On 6 July 2016, the European Parliament adopted the Directive on Security of Network and Information Systems (the “NIS Directive”).  The NIS Directive has been a key element of the European Commission’s Cyber Security Strategy since its launch in 2013; it is the first ever EU-wide legislation specifically on cyber security.

The NIS Directive requires each Member State to adopt a national strategy for the security of network and information systems, setting out, amongst other things, cooperation channels between the public and private sectors. Member States will have to designate competent authorities to monitor implementation of the NIS Directive and to respond to cyber security incidents and disseminate information about them. Several Member States had begun this process already.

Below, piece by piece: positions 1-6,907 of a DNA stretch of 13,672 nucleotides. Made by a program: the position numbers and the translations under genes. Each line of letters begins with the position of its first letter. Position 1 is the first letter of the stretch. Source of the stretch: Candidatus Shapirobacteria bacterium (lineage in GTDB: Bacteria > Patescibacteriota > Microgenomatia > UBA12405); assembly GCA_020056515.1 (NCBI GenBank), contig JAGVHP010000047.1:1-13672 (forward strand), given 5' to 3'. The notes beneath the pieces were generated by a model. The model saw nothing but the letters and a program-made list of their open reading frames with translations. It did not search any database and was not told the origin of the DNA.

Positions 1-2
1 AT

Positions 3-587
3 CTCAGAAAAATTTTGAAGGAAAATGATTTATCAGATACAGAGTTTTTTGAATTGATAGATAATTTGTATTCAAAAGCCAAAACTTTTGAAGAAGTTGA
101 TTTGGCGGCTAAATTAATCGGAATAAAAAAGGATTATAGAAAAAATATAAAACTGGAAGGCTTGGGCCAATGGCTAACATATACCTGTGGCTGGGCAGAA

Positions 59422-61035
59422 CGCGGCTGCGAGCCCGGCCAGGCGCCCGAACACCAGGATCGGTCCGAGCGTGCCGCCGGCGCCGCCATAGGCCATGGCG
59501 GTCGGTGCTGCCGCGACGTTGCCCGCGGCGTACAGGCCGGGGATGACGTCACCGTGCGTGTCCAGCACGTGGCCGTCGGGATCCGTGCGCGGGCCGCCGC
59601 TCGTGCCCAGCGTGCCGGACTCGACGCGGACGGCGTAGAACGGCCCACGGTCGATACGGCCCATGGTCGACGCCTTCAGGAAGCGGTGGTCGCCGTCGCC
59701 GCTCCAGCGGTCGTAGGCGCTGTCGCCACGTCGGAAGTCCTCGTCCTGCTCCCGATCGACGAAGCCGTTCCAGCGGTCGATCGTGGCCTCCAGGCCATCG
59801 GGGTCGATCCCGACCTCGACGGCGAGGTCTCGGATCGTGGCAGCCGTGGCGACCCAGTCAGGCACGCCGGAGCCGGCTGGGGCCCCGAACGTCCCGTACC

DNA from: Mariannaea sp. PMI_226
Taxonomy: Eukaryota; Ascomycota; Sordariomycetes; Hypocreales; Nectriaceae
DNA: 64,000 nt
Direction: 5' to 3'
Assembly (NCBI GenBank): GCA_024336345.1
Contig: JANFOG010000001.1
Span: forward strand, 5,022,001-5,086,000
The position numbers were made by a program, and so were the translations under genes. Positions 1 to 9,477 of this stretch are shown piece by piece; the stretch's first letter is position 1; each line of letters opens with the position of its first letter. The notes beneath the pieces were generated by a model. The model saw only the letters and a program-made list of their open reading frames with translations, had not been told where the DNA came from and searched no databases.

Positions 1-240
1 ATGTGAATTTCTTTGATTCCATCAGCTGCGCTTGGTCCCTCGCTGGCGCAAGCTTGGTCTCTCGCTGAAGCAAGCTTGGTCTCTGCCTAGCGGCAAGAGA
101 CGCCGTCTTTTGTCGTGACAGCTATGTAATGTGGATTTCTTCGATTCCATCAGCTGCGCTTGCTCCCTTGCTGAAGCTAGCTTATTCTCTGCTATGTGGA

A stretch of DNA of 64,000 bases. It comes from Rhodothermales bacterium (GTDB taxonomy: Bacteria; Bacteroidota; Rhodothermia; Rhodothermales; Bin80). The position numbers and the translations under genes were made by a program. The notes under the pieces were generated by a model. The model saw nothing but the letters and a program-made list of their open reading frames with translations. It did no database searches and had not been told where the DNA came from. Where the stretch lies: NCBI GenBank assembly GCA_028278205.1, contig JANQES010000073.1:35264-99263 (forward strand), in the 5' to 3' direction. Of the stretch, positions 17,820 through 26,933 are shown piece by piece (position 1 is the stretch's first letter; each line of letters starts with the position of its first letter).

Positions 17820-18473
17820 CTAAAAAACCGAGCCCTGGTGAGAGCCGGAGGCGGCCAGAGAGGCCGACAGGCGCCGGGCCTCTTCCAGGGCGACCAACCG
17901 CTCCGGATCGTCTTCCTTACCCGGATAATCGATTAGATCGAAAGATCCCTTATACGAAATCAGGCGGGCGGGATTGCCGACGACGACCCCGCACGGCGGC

The NIS Directive also seeks to promote EU-wide strategic cooperation and information exchange through a network of relevant authorities and the European Union Agency for Network and Information Security (known as ENISA).

For businesses, the NIS Directive applies to digital service providers - such as online marketplaces, cloud computing services and search engines - and operators of “essential services” within critical sectors such as energy, transportation, banking, financial markets infrastructure, health, water and digital infrastructure. Affected businesses will have new risk management and incident reporting obligations, but much will turn upon the details of national implementation.

 The NIS Directive is expected to enter force in August 2016. Member States will then have 21 months to implement it into their national laws and a further six months to identify national operators of essential services based on a set of agreed common criteria. ‎